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Description - War and Our World by John Keegan

War has afflicted the life of mankind in this century as it has done in no other. The First World War killed ten million people, the Second fifty million, and wars since 1945 have killed millions more. Nuclear weapons, a product of the Second World War, have the potentiality not only to destroy lives on a scale greater than any yet explained or even imagined but to obliterate organised society itself. Because the story of war is intertwined with that of mankind from the earliest recorded times, no short book can encompass its whole history. John Keegan therefore concentrates in significant themes: the impact of war on our century and the forms it has taken; the origin of war in human nature and history; the adoption and use of war by states as an instrument of policy; the experience of war by individuals and human groups and its effect on their existence; and, finally, the future of war, particularly the question whether there can now be an end to it.

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Book Details

ISBN: 9780712665667
ISBN-10: 0712665668
Format: Paperback
(215mm x 137mm x 10mm)
Pages: 112
Imprint: Pimlico
Publisher: Vintage Publishing
Publish Date: 1-Apr-1999
Country of Publication: United Kingdom

Other Editions - War and Our World by John Keegan

Book Reviews - War and Our World by John Keegan

UK Kirkus Review » In this lucid and concise account, Keegan considers the nature of war and its relationship with society and the individual. He reflects on how war, which he defines loosely as 'collective killing for some collective purpose', has replaced both famine and plague as the major threat to life in our times, and goes on to examine its possible causes, including the 'seat of aggression' in the human brain and territoriality. At a time when technology has made possible the destruction of society itself, he points out that regular armies are diminishing in size and that war is increasingly becoming an activity undertaken by poor states. In his view, the availability of cheap weapons is one of the most alarming ingredients of our contemporary military condition. Perhaps the most prominent feature of this book is the transformation of the soldier from a pillaging parasite and reject of society into an honourable warrior who is often ready to risk his life selflessly in the cause of peace. (Kirkus UK)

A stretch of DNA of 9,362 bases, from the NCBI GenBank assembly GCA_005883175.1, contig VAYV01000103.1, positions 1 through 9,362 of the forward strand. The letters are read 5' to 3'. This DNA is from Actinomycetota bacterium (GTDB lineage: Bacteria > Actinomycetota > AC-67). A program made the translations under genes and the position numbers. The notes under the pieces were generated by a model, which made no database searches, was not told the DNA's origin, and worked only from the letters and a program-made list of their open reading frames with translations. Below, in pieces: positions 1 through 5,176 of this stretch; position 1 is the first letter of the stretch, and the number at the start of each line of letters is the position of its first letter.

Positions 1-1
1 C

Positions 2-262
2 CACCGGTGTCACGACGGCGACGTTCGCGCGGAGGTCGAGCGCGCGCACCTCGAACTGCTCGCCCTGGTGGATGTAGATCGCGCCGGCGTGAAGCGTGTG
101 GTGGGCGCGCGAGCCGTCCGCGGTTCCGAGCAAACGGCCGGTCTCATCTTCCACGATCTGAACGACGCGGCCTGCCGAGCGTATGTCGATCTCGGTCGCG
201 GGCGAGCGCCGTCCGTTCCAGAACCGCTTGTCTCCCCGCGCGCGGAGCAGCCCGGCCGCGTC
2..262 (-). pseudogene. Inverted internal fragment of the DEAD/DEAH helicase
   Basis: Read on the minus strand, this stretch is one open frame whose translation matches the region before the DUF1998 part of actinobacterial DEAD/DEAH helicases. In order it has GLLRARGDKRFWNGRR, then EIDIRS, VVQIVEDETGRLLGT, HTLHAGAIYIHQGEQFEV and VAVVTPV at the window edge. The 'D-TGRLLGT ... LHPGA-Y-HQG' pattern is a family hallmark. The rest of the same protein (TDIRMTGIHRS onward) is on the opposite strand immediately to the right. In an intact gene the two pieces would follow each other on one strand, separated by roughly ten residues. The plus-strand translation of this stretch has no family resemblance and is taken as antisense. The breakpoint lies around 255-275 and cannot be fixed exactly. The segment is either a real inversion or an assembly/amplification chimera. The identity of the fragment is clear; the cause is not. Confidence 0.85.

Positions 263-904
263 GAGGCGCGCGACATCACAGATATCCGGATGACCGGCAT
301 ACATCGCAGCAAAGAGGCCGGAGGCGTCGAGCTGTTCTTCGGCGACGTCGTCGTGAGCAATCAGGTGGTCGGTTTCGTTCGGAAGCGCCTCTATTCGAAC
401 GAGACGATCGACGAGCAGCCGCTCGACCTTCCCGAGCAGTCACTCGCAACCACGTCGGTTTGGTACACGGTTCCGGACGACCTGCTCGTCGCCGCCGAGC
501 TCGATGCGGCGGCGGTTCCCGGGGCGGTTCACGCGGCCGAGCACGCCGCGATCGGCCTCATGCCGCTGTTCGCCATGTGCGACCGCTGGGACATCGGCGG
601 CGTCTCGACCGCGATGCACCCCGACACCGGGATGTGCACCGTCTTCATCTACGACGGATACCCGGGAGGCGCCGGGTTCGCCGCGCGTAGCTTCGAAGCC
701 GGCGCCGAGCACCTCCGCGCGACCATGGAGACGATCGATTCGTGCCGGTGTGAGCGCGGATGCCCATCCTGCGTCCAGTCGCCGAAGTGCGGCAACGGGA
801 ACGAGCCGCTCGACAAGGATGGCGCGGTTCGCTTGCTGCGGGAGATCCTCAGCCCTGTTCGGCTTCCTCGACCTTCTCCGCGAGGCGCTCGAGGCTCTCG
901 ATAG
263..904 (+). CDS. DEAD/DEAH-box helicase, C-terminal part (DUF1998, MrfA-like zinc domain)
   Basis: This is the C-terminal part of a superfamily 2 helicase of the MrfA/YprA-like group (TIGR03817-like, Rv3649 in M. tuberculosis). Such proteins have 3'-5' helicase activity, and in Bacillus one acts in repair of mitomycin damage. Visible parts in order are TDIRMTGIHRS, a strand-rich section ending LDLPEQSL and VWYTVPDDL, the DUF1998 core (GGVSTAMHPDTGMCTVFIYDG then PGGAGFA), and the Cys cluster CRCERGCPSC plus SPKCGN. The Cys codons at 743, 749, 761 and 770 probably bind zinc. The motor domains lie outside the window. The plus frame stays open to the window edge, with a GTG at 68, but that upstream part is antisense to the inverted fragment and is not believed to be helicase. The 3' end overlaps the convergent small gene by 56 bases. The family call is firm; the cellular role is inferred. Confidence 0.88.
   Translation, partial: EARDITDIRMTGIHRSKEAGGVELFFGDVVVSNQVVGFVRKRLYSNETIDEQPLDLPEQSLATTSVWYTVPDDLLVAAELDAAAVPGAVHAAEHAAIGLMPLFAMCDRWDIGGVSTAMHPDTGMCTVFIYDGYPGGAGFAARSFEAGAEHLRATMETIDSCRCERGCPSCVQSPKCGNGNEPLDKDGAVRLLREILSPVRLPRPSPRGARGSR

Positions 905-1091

US Kirkus Review » Short, graceful ruminations from one of our greatest military historians on the ugliest of topics: the nature and impact of armed conflict. Unlike the epic histories for which he is best known, Keegan ("The First World War", 1999, etc.) fashioned these essays for delivery over the BBC as the 1998 Reith Lectures. Yet, though his medium is different, he speaks in the same assured voice, with absolute command of his material and respect for the awful gravity of his subject. He concentrates not on stories but five themes: war's impact on the modern world, its origins, relation to the state, effect on the individual, and prospects for its abolition. The development of agriculture, he infers from archaeological evidence, may have led to defenses against roaming hunters. War's very savagery led men to agonize over its morality, and eventually elaborate rules governing its conduct were created-notably by Christianity (which required penance for shedding a fellow Christian's blood) and Islam (whose holy book forbade violence against all who submitted to Muslim rule). Only in the 19th century did war become a feared mass killer, following the Civil War and the Clausewitz dictum that war is the continuation of politics by other means (which Keegan charges with "polluting civilized thought about how wars could and should be fought"). The author grounds his overarching theories with some particularly vivid anecdotes. A telegraph boy on a bicycle, he notes in one searing image, became an "omen of terror" for parents and wives during the two world wars, for he frequently brought news of the death of sons and husbands in the armed forces. Although pessimistic about the possibility of ending war completely, Keegan believes that fears of the horrors of the last century will result in war's ebbing as a destructive force. To that end, he urges restricting the distribution and production of cheap arms such as the mass-produced assault rifle. Keegan aficionados will prefer his larger-scale chronicles and analyses, but neophytes will savor these exquisitely crafted miniatures. (Kirkus Reviews)

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Author Biography - John Keegan

John Keegan is the Defence Editor of the Daily Telegraph and Britain's foremost military historian. The Reith Lecturer in 1998, he is the author of many bestselling books including The Face of Battle, Six Armies in Normandy, Battle at Sea, The Second World War, A history of Warfare (awarded the Duff Cooper Prize), Warpaths, The Battle for History, The First World War, and most recently, Intelligence in War. For many years John Keegan was the Senior Lecturer in Military History at the Royal Military Academy Sandhurst, and he has been a Fellow of Princeton University and Delmas Distinguished Professor of History at Vassar. He is Fellow of the Royal Society of Literature. He received the OBE in the Gulf War honours list, and was knighted in the Millennium honours list in 1999. John Keegan died in August 2012.

Books By John Keegan

Face Of Battle by John Keegan
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Nation in Arms by John Keegan
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First World War by John Keegan
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American Civil War by John Keegan
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